On Being a Parent Without a Holiday

Happy, uh, Whatever You Are Day?

Photo by Sharon McCutcheon on Unsplash

Ah, springtime! Holidays, anniversaries, and all sorts of reasons for celebrations!

Graduations. Weddings. Mother’s Day. Father’s Day.

But No Day For Me

And no day for thousands of other men and women like me. I am a Transwoman. I have two daughters and three grandsons. One of my grandsons was IFAB (Identified Female at Birth) but has finally begun his own journey, similar to and yet different from mine.

By the time I was able to start the long process of becoming my true self, my daughters were already grown. They had never known me as the woman I am, but rather the empty husk they had grown up calling “Daddy.” In those days, I got Father’s Day cards every year. Now, nothing.

So at least in that sense, they’ve finally come to accept who I am — and so there are no more cards for me. But in accepting me, and acknowledging the changes I’ve made and am still making, there’s no recognizing the fact that I’m no longer “Daddy,’ but some other kind of parent for which they have no name. I’m certainly not “Mommy” or “Momma” or any other title that reflects the new reality of who I am.

If I were a reasonable person — something of which I’ve never been accused — I suppose I could comfort myself by celebrating Grandparent’s Day. I’ve been told that I should console myself with the knowledge that I’m not the only Trans* parent facing the same problem.

But no. Just because there are so many of us facing the same problem holds no comfort for me. Instead, it angers me. I am enraged by the fact that my transitioning — which for me and so many others — was a life-saving decision is used to discriminate against me simply for BEING WHO I AM.

But rather than rage, rage against the dying of the light, I have chosen June 6 — my original birth date and the day my friends surprised me with a surprise birthday party, the theme of which was ‘Happy Birthday 1-Year-Old — to celebrate as my personal Mother’s Day. I’ll wrap myself in my Transgender Pride flag, take a few selfies, and pick the best of them to serve as the basis of my very own Happy Trans-mother’s Day e-Card.

It’s much more satisfying than simply ranting on my blog….

Getting Old. It Ain’t For Sissies

Are you of my generation? Remember when we actually had to go outside to play with our friends? And how rough we had it without Instagram and Snapchat? We had to take pictures with film cameras, send the film out for processing, then order reprints before we could go door-to-door handing out prints to our friends in order to show them what we had for breakfast two weeks ago. Or was it three?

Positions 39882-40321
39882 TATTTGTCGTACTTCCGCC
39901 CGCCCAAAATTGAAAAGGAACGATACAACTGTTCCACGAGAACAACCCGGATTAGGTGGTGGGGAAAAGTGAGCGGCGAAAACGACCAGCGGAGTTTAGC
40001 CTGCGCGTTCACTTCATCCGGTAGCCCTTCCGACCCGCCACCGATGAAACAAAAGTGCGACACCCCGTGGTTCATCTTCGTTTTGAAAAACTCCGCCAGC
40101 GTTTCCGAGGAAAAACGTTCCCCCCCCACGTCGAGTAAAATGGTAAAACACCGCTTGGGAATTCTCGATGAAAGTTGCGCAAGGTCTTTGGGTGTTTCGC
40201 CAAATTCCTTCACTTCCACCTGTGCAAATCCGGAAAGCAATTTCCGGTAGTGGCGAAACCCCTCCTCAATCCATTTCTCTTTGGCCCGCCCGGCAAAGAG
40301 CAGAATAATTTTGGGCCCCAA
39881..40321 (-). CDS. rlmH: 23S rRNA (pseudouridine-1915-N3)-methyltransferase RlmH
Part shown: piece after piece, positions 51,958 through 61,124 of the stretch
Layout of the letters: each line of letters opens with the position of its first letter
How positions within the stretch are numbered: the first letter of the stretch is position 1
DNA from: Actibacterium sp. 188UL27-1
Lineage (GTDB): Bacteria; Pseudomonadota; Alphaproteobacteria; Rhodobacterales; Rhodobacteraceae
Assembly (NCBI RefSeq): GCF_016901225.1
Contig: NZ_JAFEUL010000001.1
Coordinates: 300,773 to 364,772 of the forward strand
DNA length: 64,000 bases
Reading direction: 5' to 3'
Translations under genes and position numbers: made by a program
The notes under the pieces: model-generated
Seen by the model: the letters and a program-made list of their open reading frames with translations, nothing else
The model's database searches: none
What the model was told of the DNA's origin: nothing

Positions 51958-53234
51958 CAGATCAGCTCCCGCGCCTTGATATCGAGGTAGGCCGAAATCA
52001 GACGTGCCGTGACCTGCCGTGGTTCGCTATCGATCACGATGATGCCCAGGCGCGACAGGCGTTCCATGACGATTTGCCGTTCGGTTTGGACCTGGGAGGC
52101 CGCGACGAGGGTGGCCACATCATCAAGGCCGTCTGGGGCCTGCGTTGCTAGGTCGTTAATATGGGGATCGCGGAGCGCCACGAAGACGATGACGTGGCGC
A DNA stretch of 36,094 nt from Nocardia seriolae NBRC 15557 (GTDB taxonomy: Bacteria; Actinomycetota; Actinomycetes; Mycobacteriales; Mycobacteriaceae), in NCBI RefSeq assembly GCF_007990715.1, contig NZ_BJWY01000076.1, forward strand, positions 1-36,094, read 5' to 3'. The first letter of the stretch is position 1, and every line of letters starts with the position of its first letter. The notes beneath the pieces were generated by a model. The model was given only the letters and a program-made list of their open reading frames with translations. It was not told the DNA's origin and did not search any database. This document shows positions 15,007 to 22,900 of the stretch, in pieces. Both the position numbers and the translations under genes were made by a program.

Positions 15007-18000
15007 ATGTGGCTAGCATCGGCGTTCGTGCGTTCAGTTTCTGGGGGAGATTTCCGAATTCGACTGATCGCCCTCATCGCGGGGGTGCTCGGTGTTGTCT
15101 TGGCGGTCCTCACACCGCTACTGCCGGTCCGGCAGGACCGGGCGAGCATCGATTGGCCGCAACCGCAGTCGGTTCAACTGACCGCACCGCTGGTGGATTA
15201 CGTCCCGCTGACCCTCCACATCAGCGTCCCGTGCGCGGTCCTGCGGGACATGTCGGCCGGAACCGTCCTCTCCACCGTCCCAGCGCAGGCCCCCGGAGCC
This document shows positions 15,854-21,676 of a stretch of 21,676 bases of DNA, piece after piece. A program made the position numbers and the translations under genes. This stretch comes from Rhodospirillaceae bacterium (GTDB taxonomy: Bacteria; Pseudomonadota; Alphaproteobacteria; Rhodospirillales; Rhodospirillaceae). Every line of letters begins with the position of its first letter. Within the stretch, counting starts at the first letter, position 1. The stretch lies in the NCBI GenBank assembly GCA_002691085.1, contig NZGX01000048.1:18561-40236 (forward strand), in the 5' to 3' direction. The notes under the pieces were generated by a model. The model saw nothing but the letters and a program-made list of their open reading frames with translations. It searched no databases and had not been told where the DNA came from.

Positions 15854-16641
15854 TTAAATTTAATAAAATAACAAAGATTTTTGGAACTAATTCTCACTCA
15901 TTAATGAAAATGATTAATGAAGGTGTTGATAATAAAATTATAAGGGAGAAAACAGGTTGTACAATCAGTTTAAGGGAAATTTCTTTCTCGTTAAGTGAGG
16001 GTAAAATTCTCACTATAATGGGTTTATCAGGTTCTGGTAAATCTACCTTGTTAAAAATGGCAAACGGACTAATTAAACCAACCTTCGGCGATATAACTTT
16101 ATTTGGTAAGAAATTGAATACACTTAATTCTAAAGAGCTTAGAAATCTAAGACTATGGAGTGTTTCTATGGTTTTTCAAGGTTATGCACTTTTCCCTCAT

Remember eating lunch at Tommy’s house, and calling his mother “Mom?” And everyone was okay with that?

I grew up in a military family, on military bases. “Sticker shock” describes the feeling I had when the cost of a movie ticket jumped from 15 to 25 cents.

And the theater itself! We had to walk a mile each way, uphill, in the snow to get there. Well, it was Texas flatland, so forget the snow…and the uphill. But it really was a mile. (I know this for a fact because that’s what the driver of the free shuttle bus measured it when I asked him.)

Later, in high school, the movie ticket was a whopping 35 cents, which made my Friday night dates (movie, drinks, and shared large popcorn) take a huge chunck ($1.50) out of my weekly allowance of $10. Why, to take my girlfriend to the Senior prom, I had to save my entire allowance for TWO WHOLE WEEKS in order to be able to take my date first to the Olde San Francisco Steakhouse for dinner ($10 for the two of us), buy her a corsage, and buy the tickets to the prom.

Nowadays the movie ticket costs $12 dollars a pop, or about half the price of a large drink and a large popcorn. I don’t go to those theaters, because the last time I went, the recliner armchairs were so comfortable I fell asleep and missed the whole movie.

I remember visiting my grandparents for family get-togethers, and seeing my cousins. We all sat around listening to the aunts and uncles moaning about their health problems. But you know what? Today, in 2018, that generation is gone…and when I meet with my cousins via Facebook, our discussions are the same: health problems.

We’ve become our aunts and uncles, our parents.

So when I see younger generations complain about us Boomers, I just smile and think, your day is coming.

“Five to one, baby. One in five.
No one here gets out alive.” Jim Morrison

Growing up – it’s a trap!